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Fig 5. Logistic regression and least square means to compare salivary gland infection rates.

1) among six generations of Ae. aegypti, 2) between mosquitoes processed at 7 versus 14 dpi, 3) among 10 collections, 4) among 3 regions and 5) between collections north versus south of the NVA.

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TR varied significantly and broadly among mosquito generations F1—F6 (Fig 6). Mosquitoes harvested at 7 dpi had a much lower TR than those harvested at 14 dpi. SGIR varied broadly between collections with Ciudad Madero and Monterrey again having the lowest TR and Poza Rica, Coatzacoalcos and Guerrero having the greatest TR. TR, as with the three other measures, was least in the northeastern region, but the same in the Yucatan and Pacific collections. TR was lowest in collections north of the NVA. These patterns could be confounded by the large variation in TR among mosquito generations.

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Fig 6. Logistic regression and least square means to compare transmission rates.

1) among six generations of Ae. aegypti, 2) between mosquitoes processed at 7 versus 14 dpi, 3) among 10 collections, 4) among 3 regions and 5) between collections north versus south of the NVA.

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The DIR, MIR, SGIR and TR are shown together for each collection at 7 dpi (Fig 7A) and 14 dpi (Fig 7B). At 7 dpi the MIR was high except for Ciudad Madero. In most cases, the DIR and SGIR were lower than the MIR. This suggests that at 7 dpi most infections have not disseminated yet and only a few DI have progressed to infect the salivary glands. At 14 dpi the MIR, DIR, and SGIR are equivalent except for Ciudad Madero and Monterrey. The TR at 14 dpi are uniformly greater than they were at 7 dpi.

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Fig 7. Midgut infection, dissemination, salivary gland infection and transmission rates of Ae. aegypti by collection.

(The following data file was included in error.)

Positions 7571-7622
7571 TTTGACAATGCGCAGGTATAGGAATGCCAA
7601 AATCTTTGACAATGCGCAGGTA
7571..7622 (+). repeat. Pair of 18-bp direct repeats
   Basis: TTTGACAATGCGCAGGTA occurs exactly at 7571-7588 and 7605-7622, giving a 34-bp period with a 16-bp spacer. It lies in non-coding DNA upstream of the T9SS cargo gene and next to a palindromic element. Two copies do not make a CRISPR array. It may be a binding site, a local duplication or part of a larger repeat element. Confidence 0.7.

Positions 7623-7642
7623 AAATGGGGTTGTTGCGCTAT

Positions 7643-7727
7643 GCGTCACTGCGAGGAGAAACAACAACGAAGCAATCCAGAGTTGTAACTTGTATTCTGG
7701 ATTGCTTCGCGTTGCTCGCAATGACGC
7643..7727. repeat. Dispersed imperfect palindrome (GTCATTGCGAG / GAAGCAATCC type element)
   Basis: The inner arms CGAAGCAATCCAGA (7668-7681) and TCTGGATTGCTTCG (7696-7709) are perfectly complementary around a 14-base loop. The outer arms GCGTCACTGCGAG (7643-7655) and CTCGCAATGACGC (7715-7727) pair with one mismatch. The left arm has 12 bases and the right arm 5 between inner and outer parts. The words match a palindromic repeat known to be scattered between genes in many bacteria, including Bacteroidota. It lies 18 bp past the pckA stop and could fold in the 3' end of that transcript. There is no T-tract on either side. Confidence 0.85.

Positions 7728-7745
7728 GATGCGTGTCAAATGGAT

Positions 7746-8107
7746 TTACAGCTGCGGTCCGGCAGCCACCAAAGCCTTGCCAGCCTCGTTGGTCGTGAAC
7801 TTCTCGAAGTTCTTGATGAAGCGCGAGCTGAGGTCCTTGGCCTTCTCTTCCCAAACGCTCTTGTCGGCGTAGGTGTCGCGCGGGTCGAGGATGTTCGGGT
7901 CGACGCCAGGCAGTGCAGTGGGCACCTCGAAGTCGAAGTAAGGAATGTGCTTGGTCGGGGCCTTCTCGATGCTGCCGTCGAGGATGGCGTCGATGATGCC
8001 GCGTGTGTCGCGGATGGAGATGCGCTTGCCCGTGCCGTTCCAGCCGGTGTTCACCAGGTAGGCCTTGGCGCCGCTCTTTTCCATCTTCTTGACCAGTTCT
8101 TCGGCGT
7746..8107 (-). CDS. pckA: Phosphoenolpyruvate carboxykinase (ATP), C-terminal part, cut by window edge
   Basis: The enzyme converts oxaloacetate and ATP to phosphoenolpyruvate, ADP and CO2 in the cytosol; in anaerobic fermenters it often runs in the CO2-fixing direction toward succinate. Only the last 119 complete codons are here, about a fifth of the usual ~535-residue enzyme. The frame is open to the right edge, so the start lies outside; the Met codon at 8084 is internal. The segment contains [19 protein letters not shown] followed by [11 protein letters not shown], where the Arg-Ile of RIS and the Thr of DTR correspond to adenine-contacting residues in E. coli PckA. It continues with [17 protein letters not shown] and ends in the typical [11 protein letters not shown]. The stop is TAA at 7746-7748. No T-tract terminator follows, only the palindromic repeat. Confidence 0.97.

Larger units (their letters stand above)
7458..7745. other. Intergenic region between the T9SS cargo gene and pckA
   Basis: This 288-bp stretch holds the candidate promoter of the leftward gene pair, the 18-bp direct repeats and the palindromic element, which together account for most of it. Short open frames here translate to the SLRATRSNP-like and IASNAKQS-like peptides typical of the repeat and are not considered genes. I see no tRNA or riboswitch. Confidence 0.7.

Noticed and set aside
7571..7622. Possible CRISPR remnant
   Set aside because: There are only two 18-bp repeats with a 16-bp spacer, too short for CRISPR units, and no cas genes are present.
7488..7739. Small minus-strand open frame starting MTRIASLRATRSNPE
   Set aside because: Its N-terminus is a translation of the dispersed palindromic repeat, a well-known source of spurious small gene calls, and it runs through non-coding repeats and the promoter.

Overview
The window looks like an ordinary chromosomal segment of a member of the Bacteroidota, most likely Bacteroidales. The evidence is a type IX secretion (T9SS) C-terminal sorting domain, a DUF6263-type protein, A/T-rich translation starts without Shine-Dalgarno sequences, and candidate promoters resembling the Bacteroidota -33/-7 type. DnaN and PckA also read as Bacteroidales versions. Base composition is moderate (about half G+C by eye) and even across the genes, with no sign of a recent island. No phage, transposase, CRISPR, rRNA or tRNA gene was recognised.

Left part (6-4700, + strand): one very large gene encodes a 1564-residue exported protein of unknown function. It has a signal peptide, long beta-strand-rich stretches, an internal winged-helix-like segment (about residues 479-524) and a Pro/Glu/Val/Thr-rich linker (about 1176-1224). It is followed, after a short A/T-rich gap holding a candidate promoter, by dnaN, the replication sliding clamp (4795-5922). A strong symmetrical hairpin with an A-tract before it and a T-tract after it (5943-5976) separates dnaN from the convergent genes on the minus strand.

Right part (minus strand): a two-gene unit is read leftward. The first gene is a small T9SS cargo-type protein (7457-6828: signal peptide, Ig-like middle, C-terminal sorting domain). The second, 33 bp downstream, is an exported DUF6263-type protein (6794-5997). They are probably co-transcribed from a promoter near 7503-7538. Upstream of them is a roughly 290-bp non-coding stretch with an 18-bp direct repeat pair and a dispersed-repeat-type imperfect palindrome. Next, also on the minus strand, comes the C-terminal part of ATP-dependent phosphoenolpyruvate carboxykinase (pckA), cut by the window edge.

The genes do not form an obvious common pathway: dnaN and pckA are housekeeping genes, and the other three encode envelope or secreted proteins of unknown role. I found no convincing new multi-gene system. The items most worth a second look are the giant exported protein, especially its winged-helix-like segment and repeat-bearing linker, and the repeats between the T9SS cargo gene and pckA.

A) rates at 7 dpi and B) 14 dpi by collection location. Apodaca is the furthest northern collection while Guerrero is the furthest south. Error bars represent 95% confidence intervals. Data are from at least 2 independent replicates. Statistical significance is depicted as **** for p <0.0001, *** p<0.001, **p<0.01 and * p<0.05 by two-tailed Fisher’s exact test.

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The DIR, MIR, SGIR and TR are shown together for each region at 7 dpi (Fig 8A) and 14 dpi (Fig 8B). At 7 dpi MIR in Pacific collections are significantly greater than in Yucatan collections which are significantly greater than in northeastern collections. That same pattern occurs in DIR, SGIR, and TR. By 14 dpi the MIR is the same in Pacific and Yucatan collections and both are greater than in northeastern collections. The DIR is the greatest in Pacific collections, significantly higher than in Yucatan collections and least in northeastern collections. The SGIR is the same in Yucatan and northeastern collections; both lower than in the Pacific. The TR in the Pacific and Yucatan collections are the same and both are greater than the TR in northeastern collections.

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Fig 8. Midgut infection, dissemination, salivary gland infection and transmission rates of Ae. aegypti by region.

A) rates at 7 dpi and B) 14 dpi. Error bars represent 95% confidence intervals. Statistical significance is depicted as **** for p <0.0001, *** p<0.001, **p<0.01 and * p<0.05 by two-tailed Fisher’s exact test.

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Fig 9 displays DIR, MIR, SGIR and TR for each of the three Ae. albopictus collections at 7 dpi (Fig 9A) and 14 dpi (Fig 9B). The four VC rates were not compared among the three Ae. albopictus collections because they are confounded by large variation among the generation measured and because the four rates were highly correlated with the log10(x+1) blood titer. However it was instructive to compare VC patterns between the two species. At 14 dpi in Ae. aegypti the MIR, DIR, and SGIR were equivalent (except for Ciudad Madero and Monterrey). However in Ae. albopictus the MIR, DIR, and SGIR are significantly different at 14d pi in all three collections. This may suggest that in Ae. albopictus there are distinct MIB, DIB and SGIB that block passage of ZIKV from one tissue to the next. In addition notice that, unlike Ae. aegypti, all four parameters only increase slightly from 7 dpi to 14dpi. These patterns are summarized for both species in Fig 10 across all collection sites combined to reiterate species differences.

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Fig 9. Midgut infection, dissemination, salivary gland infection and transmission rates of Ae. aegypti by collection.

A) rates at 7 dpi and B) 14 dpi by collection location. San Nicolas is the furthest northern collection while Huehuetan is the furthest south. Error bars represent 95% confidence intervals. Data are from at least 2 independent replicates. Statistical significance is depicted as **** for p <0.0001, *** p<0.001, **p<0.01 and * p<0.05 by two-tailed Fisher’s exact test.